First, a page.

What is HSP?
Professional performers, artists, and creatives face unique challenges. Not only do they operate in highly-demanding, highly-visible industries with unique pressures – often, these creative industries by their nature also draw in and attract what is known as Highly Sensitive People / High Sensitivity Persons.
How to distinguish an HSP?
An HSP, or a highly sensitive person, is someone with a deeper level of processing in the brain. They are more sensitive to both internal and external impressions, which means that they can reach a state of overstimulation more easily. Sensory processing sensitivity is a character trait that is genetically determined. It occurs in 1 out of 5 people in both men and women equally. This trait can also be identified in animals. Highly sensitive animals are more observant to danger and will ensure the herd stays safe.
Physically, those who identify as HSP can experience high sensitivity in a variety of ways. For instance, their nerve endings are more sensitive which causes HSP to experience life’s impulses more intensely. HSPs can also be sensitive to sounds or might not be able to tolerate bright lights. Others might have sensitive skin where every seam or label seems endlessly itchy or irritating. Even their sense of smell can be affected. Children who are HSP often show signs of being highly sensitive when they give their parents a hard time over food; the food tastes too spicy or the textures taste funny to them for example. Every HSP experiences this differently and doesn’t have to experience everything intensely to qualify as highly sensitive. Typically, most HSPs only have a few sensory hypersensitivities.
In addition, extensive research has shown that HSP’s right hemisphere of the brain is more active. This means that they can easily tap into creativity, show tons of empathy and can possess a strong capacity to relate to others.
Specifically, because HSPs are so worried about social context and what other people think, they sometimes experience difficulty when setting boundaries.
Thoughts run through their minds like: “If I don’t do this, then I’m a bad friend/ partner/ mother/ daughter…”, “What will they say about me…?
Keeping their thoughts in check by consciously listening to that little voice inside their head and by choosing thoughts that help them move forward instead of keeping them down. HSP brains are like muscle tissue, so they should exercise them accordingly. Be mindful: “This is top-class sport!”.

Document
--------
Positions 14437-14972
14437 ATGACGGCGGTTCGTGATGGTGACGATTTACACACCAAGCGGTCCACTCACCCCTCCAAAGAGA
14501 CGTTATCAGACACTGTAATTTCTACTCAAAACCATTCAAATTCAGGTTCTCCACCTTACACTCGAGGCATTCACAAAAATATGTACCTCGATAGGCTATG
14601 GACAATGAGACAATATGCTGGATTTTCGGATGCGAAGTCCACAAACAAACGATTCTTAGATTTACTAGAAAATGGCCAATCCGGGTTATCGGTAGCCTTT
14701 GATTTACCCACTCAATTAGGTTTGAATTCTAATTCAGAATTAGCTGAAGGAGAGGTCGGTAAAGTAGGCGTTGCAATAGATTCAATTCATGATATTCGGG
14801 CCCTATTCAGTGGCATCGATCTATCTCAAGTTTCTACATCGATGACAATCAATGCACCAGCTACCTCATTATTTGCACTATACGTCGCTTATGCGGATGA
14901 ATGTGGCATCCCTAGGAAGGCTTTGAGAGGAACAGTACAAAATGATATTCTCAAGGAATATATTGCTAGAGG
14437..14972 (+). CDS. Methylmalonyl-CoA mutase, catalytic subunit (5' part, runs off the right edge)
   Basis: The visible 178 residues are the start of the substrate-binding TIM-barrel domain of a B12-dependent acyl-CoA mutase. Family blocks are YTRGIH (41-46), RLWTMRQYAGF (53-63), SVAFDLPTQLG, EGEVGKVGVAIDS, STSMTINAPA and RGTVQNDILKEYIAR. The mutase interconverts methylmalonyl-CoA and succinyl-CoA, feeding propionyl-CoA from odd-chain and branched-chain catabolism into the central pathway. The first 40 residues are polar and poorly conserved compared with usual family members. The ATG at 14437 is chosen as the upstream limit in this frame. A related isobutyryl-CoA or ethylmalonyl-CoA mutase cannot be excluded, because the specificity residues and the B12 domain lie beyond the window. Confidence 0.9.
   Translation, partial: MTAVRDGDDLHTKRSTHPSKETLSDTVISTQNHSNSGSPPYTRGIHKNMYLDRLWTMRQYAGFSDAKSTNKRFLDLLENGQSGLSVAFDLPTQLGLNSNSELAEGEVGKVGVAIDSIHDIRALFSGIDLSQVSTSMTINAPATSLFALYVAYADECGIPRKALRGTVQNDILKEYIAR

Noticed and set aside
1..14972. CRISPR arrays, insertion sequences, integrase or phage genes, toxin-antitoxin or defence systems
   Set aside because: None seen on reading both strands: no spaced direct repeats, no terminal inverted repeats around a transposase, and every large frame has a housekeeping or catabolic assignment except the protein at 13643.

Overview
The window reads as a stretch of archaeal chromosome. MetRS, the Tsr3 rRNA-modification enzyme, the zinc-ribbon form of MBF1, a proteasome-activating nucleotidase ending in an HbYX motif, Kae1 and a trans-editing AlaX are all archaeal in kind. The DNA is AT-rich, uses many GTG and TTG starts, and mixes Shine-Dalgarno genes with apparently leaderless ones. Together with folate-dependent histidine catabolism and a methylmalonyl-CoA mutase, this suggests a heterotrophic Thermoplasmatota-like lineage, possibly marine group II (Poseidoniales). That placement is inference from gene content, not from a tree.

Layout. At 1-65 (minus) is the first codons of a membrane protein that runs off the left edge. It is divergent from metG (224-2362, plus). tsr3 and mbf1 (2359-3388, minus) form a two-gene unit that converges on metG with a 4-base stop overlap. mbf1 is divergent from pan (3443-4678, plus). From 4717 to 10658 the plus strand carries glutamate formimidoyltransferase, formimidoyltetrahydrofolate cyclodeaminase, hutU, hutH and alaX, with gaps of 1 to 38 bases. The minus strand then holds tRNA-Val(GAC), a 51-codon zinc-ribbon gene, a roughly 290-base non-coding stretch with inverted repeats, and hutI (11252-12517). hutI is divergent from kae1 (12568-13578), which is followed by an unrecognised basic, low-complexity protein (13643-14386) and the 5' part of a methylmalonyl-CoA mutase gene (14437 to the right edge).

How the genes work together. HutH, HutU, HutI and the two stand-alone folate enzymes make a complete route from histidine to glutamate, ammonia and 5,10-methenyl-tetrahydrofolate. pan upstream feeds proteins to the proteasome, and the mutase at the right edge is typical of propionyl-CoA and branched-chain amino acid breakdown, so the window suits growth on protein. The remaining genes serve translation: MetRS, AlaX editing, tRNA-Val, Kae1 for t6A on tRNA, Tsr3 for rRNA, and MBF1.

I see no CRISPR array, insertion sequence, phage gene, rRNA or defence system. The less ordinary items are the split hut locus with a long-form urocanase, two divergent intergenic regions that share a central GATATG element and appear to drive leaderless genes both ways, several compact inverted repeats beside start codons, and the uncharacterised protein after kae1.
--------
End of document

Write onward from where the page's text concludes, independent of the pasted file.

Large groups of people or crowds in general cause stress and fatigue with a lot of HSPs. In social settings, HSPs may also consume alcohol to avoid or numb themselves from having te deal with sensory overload. Other vices may include sugar, drugs and binge-watching media to name a few.
Typical school curricula do not educate HSPs how their brain works, or how exactly to deal with this. This means a lot of HSPs occasionally lose their way. It’s also precisely the reason why Cathy developed her groundbreaking Claim Your Shine modality. Through Cathy, HSPs can acces and learn the proper techniques to align their mindset, emotions ans actions – creating results beyond their wildest dreams.
What I often hear from clients is that they often become overly involved
in other people’s emotions. This takes up a ton of their energy.
I could give you a very technical explanation about mirror neurons and how
they operate more actively among HSPs, or you could look at it this way;
our brains get over-stimulated in the areas that control our sense of empathy.
This allows us to literally feel what the other person’s feeling.
When you’re in a toxic environment, this isn’t exactly beneficial for your level of energy,
your emotions, or your mood.
So be careful when selecting who you surround yourself with and adapt your choices
to the people you prefer investing your time and energy in.
~ Cathy ~
Claim Your Shine comes straight from my heart,
I had to live it myself to get where I am today.
This could be your moment too.
Are you ready to Shine?